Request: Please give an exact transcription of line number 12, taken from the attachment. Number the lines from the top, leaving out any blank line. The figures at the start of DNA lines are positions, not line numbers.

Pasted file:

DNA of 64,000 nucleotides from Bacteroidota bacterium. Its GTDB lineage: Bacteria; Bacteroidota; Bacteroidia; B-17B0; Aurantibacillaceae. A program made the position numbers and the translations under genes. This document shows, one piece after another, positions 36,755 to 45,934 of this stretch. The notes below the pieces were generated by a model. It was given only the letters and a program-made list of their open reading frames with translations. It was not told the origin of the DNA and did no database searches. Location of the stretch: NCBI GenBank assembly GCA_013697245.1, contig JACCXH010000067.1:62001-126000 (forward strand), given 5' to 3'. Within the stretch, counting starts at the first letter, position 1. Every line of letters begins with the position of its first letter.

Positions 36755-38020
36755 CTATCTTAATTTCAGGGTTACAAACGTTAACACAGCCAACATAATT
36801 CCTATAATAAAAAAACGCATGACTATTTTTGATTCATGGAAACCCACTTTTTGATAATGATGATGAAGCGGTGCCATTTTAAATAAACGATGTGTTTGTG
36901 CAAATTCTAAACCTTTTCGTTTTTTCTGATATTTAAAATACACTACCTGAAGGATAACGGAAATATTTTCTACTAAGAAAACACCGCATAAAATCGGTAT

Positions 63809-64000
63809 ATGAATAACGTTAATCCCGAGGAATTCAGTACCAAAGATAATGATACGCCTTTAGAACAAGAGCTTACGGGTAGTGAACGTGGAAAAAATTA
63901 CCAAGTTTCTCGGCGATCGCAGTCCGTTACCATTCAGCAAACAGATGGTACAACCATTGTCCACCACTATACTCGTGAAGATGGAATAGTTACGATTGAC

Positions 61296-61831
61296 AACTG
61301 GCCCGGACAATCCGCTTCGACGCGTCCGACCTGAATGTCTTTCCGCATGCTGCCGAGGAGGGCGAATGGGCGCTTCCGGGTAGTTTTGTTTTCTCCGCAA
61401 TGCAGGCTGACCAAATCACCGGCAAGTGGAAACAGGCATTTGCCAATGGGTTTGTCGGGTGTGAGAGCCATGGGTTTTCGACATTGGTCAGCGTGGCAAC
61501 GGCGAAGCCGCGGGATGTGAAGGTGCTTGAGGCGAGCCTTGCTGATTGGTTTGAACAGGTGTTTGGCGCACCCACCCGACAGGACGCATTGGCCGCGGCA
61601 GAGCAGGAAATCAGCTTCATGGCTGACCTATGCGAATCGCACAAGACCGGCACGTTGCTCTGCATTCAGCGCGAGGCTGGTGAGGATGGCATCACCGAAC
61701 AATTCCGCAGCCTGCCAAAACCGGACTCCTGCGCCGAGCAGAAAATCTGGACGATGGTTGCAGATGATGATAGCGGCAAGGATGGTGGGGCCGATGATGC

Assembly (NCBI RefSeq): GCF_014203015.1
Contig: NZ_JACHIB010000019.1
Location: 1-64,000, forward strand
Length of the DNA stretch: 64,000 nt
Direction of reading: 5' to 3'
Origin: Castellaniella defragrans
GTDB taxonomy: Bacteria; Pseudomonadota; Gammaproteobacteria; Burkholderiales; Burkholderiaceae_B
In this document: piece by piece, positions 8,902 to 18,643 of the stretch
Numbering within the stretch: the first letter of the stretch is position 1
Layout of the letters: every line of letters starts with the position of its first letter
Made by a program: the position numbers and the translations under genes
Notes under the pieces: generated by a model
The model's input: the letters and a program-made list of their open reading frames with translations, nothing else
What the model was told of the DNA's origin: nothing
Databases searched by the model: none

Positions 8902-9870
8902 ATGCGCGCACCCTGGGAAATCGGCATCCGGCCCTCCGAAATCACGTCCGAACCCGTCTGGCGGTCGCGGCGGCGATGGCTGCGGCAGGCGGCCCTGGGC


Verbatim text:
61401 TGCAGGCTGACCAAATCACCGGCAAGTGGAAACAGGCATTTGCCAATGGGTTTGTCGGGTGTGAGAGCCATGGGTTTTCGACATTGGTCAGCGTGGCAAC